Deputy Premier and Minister for Regional and Rural Development Peter Ryan has reaffirmed the Victorian Coalition Government’s commitment to delivering natural gas to Victoria’s 14 priority towns through the $1 billion Regional Growth Fund.
Speaking in Parliament recently, Mr Ryan said the Coalition Government had made significant progress in delivering natural gas to the 14 priority towns, having reached agreements with a number of communities.
The 14 priority towns include Avoca, Lakes Entrance, Invermay, Winchelsea, Heathcote, Orbost, Warburton, Marong, Bannockburn, Terang, Maldon, Huntly, Wandong-Heathcote Junction and Koo Wee Rup.
The Regional Growth Fund’s $100 million Energy for the Regions Program also includes a major upgrade of Mildura’s natural gas supply capacity and $1 million for a feasibility study into delivering natural gas to Murray River communities.
“The Coalition Government has already reached agreements to deliver gas to Huntly, Bannockburn, Avoca, Winchelsea and Wandong-Heathcote Junction, and to augment the current supply to Mildura,” Mr Ryan said.
Mr Ryan said the Coalition Government was rolling out its strategy to deliver natural gas to the priority towns through a three stage process.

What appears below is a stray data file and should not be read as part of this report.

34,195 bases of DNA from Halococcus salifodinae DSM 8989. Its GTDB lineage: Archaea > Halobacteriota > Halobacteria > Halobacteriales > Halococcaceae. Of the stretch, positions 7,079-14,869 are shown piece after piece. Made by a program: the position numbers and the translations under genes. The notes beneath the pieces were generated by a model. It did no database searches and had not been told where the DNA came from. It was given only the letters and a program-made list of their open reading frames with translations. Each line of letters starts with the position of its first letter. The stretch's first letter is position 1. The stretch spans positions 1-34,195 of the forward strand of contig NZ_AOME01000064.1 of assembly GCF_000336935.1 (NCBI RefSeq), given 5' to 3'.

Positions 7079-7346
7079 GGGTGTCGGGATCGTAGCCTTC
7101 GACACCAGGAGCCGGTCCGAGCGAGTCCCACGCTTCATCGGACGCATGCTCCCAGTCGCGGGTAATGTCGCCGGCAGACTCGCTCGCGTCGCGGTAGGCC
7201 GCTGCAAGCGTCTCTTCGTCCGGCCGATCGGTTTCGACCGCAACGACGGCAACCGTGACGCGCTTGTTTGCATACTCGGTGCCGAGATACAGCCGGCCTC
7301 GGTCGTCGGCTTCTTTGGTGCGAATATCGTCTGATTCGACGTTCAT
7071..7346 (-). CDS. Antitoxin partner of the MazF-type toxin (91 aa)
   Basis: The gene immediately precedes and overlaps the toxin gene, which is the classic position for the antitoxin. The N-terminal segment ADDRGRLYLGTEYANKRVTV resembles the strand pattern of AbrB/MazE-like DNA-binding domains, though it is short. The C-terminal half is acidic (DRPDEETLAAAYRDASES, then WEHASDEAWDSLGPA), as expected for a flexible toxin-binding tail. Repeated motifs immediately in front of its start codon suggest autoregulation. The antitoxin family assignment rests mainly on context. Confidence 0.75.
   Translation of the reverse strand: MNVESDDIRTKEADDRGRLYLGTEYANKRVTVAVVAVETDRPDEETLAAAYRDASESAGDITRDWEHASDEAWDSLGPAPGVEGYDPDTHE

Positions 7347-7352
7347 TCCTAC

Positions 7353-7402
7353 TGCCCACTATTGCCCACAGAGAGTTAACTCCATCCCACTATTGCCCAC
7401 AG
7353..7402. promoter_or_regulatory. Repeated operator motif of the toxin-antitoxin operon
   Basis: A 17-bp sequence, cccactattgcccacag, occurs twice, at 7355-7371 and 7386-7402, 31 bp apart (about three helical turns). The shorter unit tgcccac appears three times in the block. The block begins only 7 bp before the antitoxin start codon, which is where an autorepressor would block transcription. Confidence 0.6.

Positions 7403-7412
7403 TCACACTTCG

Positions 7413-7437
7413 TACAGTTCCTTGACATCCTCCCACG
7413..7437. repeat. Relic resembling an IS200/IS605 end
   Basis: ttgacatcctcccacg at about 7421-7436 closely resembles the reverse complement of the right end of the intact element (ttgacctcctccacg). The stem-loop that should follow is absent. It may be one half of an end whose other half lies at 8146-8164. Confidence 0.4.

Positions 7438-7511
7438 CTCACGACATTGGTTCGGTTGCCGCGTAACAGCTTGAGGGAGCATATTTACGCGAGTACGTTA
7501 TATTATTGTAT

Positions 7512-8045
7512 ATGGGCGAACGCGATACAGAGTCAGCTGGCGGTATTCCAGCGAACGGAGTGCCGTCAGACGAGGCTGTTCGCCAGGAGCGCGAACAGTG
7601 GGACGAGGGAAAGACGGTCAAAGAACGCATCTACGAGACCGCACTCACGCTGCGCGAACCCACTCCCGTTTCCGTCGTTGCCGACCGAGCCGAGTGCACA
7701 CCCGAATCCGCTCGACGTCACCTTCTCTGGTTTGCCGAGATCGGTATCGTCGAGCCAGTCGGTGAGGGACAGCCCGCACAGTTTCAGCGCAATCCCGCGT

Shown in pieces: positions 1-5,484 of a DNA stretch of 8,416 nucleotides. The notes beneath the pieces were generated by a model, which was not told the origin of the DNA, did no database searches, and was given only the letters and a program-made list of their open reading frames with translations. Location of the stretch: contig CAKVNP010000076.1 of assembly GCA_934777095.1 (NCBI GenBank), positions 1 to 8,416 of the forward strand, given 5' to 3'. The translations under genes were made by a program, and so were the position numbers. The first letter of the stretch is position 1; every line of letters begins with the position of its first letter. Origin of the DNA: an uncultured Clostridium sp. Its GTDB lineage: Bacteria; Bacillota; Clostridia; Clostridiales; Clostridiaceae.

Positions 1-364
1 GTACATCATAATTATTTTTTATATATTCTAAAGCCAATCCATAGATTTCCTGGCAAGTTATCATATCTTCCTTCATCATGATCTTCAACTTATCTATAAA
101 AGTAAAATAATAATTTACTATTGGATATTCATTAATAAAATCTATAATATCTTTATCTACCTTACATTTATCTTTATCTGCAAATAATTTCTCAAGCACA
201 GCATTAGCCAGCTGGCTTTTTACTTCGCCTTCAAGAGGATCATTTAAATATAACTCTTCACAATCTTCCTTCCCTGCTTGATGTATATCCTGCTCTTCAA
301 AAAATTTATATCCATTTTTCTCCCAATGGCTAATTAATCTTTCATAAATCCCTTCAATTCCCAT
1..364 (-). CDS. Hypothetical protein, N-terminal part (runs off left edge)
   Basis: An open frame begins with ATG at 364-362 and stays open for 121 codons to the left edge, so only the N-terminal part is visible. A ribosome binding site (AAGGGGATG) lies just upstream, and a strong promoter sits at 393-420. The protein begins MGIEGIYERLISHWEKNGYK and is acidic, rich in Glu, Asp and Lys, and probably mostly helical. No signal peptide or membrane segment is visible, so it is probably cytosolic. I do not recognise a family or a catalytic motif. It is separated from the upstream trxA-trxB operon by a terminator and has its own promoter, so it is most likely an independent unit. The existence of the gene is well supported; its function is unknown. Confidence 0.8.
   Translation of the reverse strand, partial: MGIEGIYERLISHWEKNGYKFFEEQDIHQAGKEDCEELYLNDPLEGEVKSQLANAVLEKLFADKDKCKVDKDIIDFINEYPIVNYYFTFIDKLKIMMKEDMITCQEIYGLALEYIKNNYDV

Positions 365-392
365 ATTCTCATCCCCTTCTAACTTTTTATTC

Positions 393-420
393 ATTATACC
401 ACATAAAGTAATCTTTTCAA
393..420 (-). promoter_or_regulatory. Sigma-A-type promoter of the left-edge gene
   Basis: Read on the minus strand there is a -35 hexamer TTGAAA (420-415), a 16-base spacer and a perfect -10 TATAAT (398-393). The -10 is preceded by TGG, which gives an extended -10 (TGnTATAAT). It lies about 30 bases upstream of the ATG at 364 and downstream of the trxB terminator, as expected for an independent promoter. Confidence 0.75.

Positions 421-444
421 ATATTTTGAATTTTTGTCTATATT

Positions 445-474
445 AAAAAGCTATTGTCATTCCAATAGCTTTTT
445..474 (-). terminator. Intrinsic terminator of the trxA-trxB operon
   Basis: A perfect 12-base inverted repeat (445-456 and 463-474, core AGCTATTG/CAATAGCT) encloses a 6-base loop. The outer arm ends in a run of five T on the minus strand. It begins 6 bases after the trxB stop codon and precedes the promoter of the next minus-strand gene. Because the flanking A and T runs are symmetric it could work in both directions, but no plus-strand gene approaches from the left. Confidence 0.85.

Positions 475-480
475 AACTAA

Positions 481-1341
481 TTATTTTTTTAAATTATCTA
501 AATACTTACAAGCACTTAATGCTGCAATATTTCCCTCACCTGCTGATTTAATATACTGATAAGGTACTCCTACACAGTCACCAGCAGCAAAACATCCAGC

“The first stage, which involved direct negotiation with gas distribution businesses is complete, with agreement reached in Mildura and Huntly,” Mr Ryan said.
“We are currently in the second stage which has seen agreements reached in Bannockburn, Avoca, Winchelsea and Wandong-Heathcote Junction, with negotiations for additional communities expected to be finalised shortly.”
Mr Ryan said the third stage would involve rolling out natural gas to the remaining communities using alternative delivery solutions, including compressed natural gas (CNG) and liquefied natural gas (LNG).
“Shortlisted energy companies will be invited to participate in a Tender and the intention is that those remaining priority towns, not included as part of the first two stages, will be connected to natural gas via this stage,” Mr Ryan said.
Mr Ryan said that CNG and LNG reticulated systems provide the same level of capacity, affordability and convenience for households, small business and industry as connecting to conventional piped gas from the grid.
“While natural gas has historically been transmitted by pipelines, the high cost of laying pipe has resulted in an increasing incidence of „virtual pipeline‟ solutions for the transmission of natural gas,” Mr Ryan said.
“These solutions typically involve the gas being transported by road to the outskirts of a town and from there it enters the reticulation network.
“The benefits of CNG/LNG delivery solutions include their inherent flexibility to accommodate future growth in demand through a ramp up in gas production and more frequent supply trips, as well as the potential to connect the reticulated network to the wider gas pipeline network at a later stage.”